Am I the only one who would rather hear about what life as a poor woman in Ethiopia is like from an actual poor Ethiopian woman? Wouldn’t she give listeners more insight and perspective than yet another celebrity who’s been “touched by Africa” (and it’s always “Africa,” never the specific country) on a two-week trip organized by an NGO and a PR firm? Couldn’t leaders of small-scale civil society organizations in Pakistan tell us more about their struggles to provide services, promote democracy, or build peace than the experts who supposedly know them well? Doesn’t a woman who’s managed to find foster families for hundreds of orphans in her Congolese community know more about accomplishing tasks on a shoestring budget than most of us ever will?

The world’s poorest people aren’t often welcome in these forums. Not really. It’s too bad, because ignoring the expertise of the poor – or only considering it when translated by the famous for the masses – hasn’t served them or us very well thus far. I don’t know what keeps them out of the discussion – culture, language, visa restrictions, or just being overlooked. What I do know is that talking about development while excluding from the conversation those who need it most is a mistake. We need the voices of those we want to help.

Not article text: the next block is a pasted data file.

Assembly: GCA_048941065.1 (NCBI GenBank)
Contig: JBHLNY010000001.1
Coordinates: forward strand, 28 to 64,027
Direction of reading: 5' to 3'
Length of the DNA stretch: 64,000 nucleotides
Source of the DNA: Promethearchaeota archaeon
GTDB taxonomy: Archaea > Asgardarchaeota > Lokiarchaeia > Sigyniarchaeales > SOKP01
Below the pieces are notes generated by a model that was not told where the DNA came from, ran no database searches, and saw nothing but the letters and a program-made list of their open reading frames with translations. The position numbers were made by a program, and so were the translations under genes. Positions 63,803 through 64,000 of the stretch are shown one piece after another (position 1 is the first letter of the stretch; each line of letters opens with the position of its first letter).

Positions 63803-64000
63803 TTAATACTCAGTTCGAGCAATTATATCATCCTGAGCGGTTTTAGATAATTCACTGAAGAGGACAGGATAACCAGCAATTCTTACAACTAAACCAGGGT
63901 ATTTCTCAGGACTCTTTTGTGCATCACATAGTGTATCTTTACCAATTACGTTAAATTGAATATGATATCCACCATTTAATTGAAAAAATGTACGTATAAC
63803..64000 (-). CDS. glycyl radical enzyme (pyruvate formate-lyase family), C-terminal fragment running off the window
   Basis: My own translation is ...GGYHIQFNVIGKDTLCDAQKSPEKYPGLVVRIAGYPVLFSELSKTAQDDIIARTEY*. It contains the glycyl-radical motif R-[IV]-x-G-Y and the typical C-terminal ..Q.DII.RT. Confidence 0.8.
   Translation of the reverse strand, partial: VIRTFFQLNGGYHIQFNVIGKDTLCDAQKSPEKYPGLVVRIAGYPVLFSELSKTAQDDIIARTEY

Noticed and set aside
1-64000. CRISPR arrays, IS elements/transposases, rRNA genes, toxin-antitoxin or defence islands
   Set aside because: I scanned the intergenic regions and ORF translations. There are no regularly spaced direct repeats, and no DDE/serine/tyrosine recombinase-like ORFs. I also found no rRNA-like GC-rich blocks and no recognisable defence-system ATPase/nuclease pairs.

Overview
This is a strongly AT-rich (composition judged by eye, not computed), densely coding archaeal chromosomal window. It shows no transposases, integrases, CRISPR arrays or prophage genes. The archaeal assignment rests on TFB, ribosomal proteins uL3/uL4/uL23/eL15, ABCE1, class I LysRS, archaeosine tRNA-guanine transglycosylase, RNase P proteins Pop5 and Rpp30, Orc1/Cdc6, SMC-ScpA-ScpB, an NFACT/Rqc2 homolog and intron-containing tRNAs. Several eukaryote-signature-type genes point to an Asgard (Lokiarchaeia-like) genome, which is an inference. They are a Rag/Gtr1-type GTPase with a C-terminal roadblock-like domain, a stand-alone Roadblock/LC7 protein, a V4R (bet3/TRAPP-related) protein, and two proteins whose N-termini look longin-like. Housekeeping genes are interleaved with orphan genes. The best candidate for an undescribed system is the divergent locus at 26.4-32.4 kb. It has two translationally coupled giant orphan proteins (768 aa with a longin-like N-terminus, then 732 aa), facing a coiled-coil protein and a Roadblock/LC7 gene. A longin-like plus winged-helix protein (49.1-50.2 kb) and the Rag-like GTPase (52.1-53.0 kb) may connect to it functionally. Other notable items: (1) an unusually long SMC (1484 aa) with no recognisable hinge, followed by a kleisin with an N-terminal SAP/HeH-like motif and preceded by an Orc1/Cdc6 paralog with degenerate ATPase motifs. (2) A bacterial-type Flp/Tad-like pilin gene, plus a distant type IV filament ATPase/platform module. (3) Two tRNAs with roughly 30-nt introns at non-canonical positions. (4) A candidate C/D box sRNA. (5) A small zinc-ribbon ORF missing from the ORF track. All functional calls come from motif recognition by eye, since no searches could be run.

live from CGI's women & girls plenary

live from CGI opening plenary

Take 2:

live from the clinton global initiative opening plenary


Thanks to the very alert Texas in Africa reader who sent in this gem. Because, dear goodness, you need to know Glenn Beck's thoughts on aid to Africa and pie.


live from tedxchange